In the earlier moments of Ira Deutchman's compelling feature doc Searching for Mr. Rugoff, I couldn't help but have a flashback of sorts to a similar feeling I experienced while watching last year's riveting film The Assistant.
The Mr. Rugoff at the center of Searching for Mr. Rugoff was most certainly a different sort of fellow, though there's an underlying tone here that plopped itself in the pit of my stomach and didn't really leave throughout the film's 94-minute running time.
This Rugoff, or Donald Rugoff, was a cinematic genius who brought arthouse cinema to the masses or, at the very least, to a much wider audience than it had ever experienced before and to a much wider audience than anyone would have ever expected.
Director Ira Deutchman is a former employee who, much like most of America, largely set aside his Rugoff experience until, one day, it was out there in the forefront once again. Rugoff was the founder of mid-century theater chain and distributor Cinema 5. Cinema 5, essentially Rugoff, changed the arthouse landscape largely on the strength of Rugoff's marketing genius and outrageously brash confidence. Rugoff practically willed films to succeed and, yes, it would often end up being films that Hollywood would pass on because they were seemingly so difficult to market.
As much a genius as was Rugoff, so to was he known as more than a wee bit of a bullying sort. Rugoff had influence and he wasn't afraid to use it. He was an eccentric genius, some would have called him crazy, but his marketing brilliance was undeniable and Rugoff's influence on arthouse cinema and impact on overall cinema culture is absolutely undeniable.
So, how did the film world forget about Rugoff?
This question is the crux of Searching for Mr. Rugoff, a film that finds Deutchman acknowledging Rugoff's influence on his life and career but also acknowledging that once he was out of Rugoff's world he never really looked back.
The same seems to be true for an awful lot of people.
Searching for Mr. Rugoff is, somewhat surprisingly, the feature-film directing debut from Deutchman, a noted producer, distributor, and marketer himself who spent three years post-college working for Rugoff. We know rather early on, even for those who didn't know in advance of the film, that Rugoff passed away in Edgartown, Mass. in 1989. It is largely here where Deutchman begins this layered, involving story that explores Rugoff's life after he lost Cinema 5 to William Forman and along with it his prized power and influence. Rather than continue to exist in a less powerful and influential form, Rugoff would follow this up largely by escaping to a quieter life on Martha's Vineyard. Of course, Searching for Mr. Rugoff explores the wonder that was Donald Rugoff. Rugoff inherited a mini-kingdom first built by his father, a chain of once silent theaters that Rugoff would turn into more cutting-edge cinematic showcases. These would serve as the foundation for Rugoff's decision to distribute difficult to market films. It has to be fair to say that any number of indie distributors, for example an A24 among today's distributors, owe at least a little debt to Rugoff's visionary distribution and marketing techniques.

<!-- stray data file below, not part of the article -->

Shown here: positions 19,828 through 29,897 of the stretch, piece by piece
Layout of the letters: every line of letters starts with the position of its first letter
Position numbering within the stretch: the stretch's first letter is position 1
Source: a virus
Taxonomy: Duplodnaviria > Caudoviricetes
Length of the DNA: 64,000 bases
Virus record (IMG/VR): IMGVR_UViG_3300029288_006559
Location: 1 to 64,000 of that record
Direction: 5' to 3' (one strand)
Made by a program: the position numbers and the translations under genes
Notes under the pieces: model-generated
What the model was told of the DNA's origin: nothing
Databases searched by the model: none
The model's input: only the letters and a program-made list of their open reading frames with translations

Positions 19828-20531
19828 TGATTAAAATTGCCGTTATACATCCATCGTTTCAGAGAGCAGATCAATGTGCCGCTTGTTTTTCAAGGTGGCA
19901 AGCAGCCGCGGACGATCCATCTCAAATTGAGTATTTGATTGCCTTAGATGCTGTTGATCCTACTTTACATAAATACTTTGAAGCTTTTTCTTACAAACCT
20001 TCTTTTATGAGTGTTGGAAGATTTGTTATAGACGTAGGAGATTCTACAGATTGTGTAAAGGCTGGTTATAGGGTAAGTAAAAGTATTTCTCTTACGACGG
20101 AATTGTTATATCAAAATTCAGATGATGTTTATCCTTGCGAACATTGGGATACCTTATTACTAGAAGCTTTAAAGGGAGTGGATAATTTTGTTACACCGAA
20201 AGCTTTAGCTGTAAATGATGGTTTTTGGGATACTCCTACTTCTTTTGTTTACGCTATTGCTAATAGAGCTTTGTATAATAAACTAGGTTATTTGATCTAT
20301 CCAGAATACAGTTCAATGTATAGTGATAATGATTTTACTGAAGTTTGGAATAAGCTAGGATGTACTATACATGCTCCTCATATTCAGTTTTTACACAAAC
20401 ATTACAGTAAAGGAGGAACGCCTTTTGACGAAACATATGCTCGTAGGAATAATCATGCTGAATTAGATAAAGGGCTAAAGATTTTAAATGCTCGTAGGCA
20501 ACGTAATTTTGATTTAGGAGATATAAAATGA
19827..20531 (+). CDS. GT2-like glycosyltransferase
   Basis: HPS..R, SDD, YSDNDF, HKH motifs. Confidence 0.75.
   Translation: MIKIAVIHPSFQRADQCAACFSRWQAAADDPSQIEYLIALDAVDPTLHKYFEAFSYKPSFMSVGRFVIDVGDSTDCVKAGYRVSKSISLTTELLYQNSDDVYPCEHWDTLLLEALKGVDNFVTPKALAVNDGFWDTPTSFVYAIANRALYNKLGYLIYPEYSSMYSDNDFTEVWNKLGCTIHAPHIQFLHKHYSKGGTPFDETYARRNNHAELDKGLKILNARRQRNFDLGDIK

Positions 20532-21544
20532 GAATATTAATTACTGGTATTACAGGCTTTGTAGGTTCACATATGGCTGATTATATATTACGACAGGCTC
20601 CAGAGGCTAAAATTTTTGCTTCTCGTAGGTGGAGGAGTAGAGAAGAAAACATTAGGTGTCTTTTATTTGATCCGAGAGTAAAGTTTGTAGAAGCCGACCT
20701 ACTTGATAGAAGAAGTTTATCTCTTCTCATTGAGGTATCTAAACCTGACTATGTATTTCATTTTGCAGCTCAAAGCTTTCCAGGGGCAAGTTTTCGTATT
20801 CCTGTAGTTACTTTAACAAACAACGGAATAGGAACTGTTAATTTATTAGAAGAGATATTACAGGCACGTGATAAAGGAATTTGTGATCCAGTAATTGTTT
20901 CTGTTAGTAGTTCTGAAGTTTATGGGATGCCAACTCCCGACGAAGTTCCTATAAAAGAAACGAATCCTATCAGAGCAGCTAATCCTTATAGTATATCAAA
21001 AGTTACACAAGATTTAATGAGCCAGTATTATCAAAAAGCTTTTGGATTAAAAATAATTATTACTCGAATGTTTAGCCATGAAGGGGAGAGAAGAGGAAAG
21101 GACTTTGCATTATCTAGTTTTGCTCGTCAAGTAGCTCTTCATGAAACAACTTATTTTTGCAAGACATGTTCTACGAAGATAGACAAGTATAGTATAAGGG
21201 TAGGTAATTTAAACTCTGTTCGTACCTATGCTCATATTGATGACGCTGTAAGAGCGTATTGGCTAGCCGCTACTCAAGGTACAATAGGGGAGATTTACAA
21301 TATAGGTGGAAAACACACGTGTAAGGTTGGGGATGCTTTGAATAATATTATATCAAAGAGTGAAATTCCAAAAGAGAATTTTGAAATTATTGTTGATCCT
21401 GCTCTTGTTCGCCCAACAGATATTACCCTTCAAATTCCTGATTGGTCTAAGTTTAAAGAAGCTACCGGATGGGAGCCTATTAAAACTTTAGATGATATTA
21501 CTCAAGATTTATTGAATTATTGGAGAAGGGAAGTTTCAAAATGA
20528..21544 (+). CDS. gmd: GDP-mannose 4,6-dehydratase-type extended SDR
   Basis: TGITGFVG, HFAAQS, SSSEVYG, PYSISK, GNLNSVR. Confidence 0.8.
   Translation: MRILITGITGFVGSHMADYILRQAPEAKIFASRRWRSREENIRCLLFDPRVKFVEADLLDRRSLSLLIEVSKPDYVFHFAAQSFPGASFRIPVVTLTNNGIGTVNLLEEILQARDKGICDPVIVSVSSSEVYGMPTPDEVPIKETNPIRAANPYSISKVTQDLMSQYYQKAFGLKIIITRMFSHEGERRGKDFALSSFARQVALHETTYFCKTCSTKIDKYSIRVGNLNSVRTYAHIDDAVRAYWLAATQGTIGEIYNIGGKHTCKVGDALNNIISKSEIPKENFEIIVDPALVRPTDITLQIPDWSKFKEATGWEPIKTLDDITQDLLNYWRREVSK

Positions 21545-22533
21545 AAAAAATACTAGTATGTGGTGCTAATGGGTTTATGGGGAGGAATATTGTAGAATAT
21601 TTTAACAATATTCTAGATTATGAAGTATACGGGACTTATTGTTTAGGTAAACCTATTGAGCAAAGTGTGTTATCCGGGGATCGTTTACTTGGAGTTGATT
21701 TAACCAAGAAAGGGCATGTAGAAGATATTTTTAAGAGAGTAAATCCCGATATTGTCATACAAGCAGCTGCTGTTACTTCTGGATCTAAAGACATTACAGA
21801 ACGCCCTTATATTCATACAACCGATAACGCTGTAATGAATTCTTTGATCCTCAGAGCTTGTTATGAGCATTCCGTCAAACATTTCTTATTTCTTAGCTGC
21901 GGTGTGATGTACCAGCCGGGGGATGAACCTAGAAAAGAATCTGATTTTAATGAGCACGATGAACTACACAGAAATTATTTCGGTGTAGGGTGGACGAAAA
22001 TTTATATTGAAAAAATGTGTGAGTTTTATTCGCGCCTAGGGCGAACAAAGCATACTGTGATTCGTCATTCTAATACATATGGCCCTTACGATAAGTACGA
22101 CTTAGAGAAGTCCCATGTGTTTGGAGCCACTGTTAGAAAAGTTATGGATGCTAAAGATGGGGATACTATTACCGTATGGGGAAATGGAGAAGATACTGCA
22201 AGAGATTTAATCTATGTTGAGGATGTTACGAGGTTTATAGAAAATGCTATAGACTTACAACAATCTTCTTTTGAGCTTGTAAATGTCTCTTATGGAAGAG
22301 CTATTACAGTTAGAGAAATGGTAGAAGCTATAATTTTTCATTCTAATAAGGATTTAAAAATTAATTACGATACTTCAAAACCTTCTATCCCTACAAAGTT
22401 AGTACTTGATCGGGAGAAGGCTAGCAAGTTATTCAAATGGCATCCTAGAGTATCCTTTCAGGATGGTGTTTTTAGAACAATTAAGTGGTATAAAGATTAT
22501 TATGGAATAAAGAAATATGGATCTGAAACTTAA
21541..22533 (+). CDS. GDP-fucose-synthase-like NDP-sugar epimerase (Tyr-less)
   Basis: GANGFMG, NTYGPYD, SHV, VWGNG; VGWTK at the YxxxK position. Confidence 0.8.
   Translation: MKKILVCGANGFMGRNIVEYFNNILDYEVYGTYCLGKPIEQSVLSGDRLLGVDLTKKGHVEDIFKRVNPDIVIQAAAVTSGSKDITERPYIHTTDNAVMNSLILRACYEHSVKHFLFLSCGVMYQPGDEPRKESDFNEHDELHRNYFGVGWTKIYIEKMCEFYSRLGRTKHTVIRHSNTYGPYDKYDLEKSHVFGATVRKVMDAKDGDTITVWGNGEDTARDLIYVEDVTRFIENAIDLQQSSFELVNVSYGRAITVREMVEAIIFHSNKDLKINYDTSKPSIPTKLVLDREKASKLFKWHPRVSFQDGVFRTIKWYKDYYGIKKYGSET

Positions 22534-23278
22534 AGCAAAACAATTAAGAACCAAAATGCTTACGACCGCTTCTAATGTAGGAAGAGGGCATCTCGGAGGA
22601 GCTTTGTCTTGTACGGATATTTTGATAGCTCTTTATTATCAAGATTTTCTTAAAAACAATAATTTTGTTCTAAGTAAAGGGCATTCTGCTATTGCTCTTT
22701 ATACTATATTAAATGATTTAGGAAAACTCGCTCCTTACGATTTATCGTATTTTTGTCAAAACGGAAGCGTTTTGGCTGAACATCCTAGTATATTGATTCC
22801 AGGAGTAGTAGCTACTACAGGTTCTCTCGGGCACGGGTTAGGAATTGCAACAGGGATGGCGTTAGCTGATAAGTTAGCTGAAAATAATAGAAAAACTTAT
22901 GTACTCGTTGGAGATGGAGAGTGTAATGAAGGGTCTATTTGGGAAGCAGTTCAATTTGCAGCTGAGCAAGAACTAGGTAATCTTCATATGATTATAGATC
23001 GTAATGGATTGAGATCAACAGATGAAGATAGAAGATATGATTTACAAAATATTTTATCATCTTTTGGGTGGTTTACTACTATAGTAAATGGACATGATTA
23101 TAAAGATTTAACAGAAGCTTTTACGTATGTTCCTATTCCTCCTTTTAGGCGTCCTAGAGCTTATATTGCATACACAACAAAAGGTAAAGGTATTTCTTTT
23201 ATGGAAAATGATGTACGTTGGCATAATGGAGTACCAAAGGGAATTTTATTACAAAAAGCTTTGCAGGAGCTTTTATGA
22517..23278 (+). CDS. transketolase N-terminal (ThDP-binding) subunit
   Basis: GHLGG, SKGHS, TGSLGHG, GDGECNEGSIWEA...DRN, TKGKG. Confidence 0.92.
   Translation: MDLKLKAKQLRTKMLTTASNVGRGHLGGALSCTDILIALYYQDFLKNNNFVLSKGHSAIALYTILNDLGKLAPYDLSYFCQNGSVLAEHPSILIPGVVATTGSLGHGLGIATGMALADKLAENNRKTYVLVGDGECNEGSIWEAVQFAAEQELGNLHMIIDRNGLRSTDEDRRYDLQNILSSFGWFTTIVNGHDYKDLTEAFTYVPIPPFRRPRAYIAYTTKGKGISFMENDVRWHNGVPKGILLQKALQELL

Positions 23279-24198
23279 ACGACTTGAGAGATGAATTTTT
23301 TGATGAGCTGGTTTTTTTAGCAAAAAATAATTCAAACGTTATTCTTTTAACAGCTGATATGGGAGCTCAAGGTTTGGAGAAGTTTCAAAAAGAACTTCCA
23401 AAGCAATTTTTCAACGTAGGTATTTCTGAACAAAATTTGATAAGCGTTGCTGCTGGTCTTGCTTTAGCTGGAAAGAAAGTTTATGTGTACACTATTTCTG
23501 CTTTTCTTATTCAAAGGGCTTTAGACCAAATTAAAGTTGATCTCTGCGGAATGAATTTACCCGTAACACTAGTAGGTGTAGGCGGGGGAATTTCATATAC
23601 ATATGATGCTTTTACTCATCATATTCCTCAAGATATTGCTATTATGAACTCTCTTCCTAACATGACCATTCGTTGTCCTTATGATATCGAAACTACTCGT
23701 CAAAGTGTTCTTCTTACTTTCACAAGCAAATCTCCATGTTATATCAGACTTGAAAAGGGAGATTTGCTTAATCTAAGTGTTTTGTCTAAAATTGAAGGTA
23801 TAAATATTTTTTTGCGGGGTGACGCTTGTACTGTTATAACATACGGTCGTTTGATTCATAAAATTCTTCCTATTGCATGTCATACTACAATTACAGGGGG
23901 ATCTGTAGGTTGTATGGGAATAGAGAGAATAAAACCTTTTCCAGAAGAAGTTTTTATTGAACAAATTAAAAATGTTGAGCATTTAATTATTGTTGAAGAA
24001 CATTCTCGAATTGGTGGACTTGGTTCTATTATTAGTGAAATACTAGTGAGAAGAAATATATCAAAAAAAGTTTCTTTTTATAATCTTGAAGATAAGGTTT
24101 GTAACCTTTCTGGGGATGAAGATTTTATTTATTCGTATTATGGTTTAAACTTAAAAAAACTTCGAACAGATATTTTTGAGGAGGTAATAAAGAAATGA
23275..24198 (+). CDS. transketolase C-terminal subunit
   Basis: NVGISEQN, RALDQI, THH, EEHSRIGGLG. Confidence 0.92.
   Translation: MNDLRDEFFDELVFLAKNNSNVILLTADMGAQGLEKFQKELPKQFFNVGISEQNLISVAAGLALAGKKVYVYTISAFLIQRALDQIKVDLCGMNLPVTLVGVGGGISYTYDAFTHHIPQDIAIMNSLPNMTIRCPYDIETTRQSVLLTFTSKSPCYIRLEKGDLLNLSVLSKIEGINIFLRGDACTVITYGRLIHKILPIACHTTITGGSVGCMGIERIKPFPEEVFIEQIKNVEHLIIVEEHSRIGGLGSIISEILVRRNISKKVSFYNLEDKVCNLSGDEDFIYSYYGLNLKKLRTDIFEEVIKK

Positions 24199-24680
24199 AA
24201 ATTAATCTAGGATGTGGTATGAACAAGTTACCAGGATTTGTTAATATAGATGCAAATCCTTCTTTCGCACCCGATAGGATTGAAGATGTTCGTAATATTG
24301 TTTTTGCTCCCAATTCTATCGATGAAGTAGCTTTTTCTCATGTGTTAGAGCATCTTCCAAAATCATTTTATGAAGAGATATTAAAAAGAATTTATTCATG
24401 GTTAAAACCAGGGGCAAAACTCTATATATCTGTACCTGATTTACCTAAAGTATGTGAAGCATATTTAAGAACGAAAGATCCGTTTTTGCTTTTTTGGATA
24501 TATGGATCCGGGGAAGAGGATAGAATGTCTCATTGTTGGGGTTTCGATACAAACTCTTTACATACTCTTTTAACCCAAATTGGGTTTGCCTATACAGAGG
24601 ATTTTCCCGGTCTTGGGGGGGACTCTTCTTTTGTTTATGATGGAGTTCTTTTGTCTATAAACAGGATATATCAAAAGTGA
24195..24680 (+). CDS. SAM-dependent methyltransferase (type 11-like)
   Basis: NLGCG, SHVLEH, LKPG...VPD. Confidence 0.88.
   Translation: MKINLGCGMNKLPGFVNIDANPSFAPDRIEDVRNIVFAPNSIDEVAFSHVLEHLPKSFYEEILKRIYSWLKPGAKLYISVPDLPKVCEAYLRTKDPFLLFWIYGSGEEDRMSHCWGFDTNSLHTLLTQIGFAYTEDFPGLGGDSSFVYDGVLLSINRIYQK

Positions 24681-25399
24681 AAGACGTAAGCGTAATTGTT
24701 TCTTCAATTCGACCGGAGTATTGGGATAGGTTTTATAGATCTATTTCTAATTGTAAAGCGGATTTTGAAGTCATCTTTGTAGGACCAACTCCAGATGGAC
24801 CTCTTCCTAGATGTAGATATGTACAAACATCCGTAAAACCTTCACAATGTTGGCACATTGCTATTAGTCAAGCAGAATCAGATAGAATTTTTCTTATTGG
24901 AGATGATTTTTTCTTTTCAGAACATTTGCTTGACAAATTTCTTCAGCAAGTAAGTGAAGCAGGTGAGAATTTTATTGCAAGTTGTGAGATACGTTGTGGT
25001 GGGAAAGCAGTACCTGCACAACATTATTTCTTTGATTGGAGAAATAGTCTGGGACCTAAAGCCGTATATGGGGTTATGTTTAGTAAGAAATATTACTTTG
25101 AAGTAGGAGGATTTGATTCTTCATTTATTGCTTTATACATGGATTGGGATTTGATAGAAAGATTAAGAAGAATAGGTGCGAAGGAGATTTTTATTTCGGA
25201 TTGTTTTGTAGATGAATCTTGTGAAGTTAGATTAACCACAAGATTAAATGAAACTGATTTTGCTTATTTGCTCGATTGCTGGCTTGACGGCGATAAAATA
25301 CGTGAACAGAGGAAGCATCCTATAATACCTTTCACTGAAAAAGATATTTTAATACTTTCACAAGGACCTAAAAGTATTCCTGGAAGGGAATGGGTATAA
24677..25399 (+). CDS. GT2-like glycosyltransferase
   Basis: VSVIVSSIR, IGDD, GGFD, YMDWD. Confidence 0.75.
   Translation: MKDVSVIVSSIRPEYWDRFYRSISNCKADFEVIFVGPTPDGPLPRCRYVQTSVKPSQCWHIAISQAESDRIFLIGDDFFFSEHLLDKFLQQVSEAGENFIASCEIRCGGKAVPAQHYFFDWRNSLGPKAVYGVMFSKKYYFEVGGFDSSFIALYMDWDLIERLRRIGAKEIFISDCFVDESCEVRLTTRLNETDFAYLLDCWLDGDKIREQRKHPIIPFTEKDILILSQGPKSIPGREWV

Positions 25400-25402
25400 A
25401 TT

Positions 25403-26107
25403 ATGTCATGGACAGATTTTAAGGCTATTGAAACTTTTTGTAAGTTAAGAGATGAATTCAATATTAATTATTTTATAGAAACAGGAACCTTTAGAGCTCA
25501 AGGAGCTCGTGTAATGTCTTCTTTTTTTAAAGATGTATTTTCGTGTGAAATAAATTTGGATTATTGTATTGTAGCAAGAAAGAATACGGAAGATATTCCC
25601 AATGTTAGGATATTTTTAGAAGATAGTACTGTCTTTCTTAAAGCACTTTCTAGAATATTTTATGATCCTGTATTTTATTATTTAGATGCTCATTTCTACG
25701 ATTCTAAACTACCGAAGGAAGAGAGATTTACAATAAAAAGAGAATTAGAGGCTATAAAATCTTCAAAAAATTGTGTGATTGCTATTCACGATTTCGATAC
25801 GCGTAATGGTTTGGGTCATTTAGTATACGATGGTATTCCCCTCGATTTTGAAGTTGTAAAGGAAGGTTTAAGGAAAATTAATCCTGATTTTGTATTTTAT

Then, there are the filmmakers who owe their successes to Rugoff including Bruce Brown, Robert Downey Sr., and Lina Wertmüller. It's practically inarguable that Costa-Gavras's Oscar win for 1969's Z was a crowning accomplishment for Rugoff.
Nearly without exception, those who've worked with Rugoff acknowledge him to have been an absolutely difficult human being to work with AND an absolute movie marketing genius as much by bluster as brilliance.
Searching for Mr. Rugoff captures it all quite beautifully with both intelligence and emotional resonance. Leo Sidran's original score is exquisite and Deutchman inserts himself into the film's structure in all the right ways. For devotees of indie history, Searching for Mr. Rugoff is an absolute must-see. While others may not necessarily recognize every reference the film makes, it doesn't take much to realize the reverence and respect with which Deutchman approaches Rugoff's story and a true sense of bewilderment at how such a genius movie mind could be relegated to some obscure and forgotten corner of movie history.
Finally, perhaps, Donald Rugoff gets his due.
Written by Richard Propes
The Independent Critic